• Rapid response

    Rapid response

    Researchers at a South African university are producing nanobodies that could be used for rapid COVID-19 testing, and as a potential therapy.

    According to the University of Pretoria (UP), in tests conducted in collaboration with the National Institute for Communicable Diseases (NICD), the nanobodies have been shown to neutralise SARS-CoV-2 in cells.

    ‘Nanobodies can also be used to design “dipstick” tests, to test saliva, and produce a result in a few minutes, like a pregnancy test. These can be used in communities and homes for COVID-19 diagnosis. They can also be used in an airport testing centre,’ says research lead Tahir Pillay. A major advantage of nanobodies is that they are heat-stable and do not require refrigeration, so they can be easily transported.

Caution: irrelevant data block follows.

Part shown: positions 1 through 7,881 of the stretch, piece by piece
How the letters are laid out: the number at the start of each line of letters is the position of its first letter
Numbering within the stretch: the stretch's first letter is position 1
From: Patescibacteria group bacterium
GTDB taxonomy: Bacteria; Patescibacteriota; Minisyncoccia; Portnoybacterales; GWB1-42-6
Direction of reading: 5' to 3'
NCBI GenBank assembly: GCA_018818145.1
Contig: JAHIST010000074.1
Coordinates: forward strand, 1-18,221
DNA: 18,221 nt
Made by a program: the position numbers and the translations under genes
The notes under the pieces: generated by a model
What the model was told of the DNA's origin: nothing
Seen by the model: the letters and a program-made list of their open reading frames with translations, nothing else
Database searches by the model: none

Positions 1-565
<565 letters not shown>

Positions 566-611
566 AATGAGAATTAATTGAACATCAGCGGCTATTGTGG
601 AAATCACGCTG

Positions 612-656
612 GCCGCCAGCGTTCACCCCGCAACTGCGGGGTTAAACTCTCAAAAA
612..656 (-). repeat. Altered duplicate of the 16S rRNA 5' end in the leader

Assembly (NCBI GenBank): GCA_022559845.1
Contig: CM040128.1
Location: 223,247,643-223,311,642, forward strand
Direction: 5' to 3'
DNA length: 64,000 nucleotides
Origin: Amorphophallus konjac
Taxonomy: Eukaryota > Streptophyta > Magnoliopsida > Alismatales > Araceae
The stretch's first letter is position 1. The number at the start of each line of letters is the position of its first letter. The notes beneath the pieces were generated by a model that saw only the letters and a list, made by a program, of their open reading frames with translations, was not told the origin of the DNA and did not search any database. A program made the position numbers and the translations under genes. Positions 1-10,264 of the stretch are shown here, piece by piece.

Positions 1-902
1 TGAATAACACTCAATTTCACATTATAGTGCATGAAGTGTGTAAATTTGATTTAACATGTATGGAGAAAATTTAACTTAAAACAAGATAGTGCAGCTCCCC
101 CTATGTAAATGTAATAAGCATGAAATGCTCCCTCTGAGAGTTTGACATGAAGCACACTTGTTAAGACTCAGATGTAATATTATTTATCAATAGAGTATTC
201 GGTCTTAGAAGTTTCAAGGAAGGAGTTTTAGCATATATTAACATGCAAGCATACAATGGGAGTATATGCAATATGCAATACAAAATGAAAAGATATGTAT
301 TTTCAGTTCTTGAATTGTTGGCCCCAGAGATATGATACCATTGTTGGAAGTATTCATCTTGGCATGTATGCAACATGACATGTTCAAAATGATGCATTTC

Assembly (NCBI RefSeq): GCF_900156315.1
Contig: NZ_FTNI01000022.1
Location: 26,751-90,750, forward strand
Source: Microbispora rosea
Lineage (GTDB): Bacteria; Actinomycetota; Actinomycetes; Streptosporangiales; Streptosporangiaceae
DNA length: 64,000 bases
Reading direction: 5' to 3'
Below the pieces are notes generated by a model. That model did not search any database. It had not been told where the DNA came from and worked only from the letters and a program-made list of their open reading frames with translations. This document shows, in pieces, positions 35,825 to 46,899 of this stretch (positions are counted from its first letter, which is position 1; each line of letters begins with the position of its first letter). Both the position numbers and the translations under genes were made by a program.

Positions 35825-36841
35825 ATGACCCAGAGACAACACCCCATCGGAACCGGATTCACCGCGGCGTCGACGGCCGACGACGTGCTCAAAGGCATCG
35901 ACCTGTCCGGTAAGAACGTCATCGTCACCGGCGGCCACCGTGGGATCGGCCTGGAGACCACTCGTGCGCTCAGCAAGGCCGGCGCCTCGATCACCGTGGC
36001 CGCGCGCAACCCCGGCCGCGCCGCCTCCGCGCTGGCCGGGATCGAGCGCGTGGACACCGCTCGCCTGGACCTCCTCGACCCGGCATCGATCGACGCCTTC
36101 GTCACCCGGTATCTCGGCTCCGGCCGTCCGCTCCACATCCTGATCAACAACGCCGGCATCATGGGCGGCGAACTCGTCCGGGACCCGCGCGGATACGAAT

Pillay is collaborating with a Taiwanese company to build a microchip with the nanobody on the surface for an electronic biosensor for COVID-19 detection. ‘This will be used to create a handheld device that could be used in an airport, for example, using saliva,’ he says. .

    The nanobody prototype test has been selected for the semi-finals of the 2020 GAP Innovation Competition: Biosciences.

    17 November 2020
    Image: Gallo/Getty Images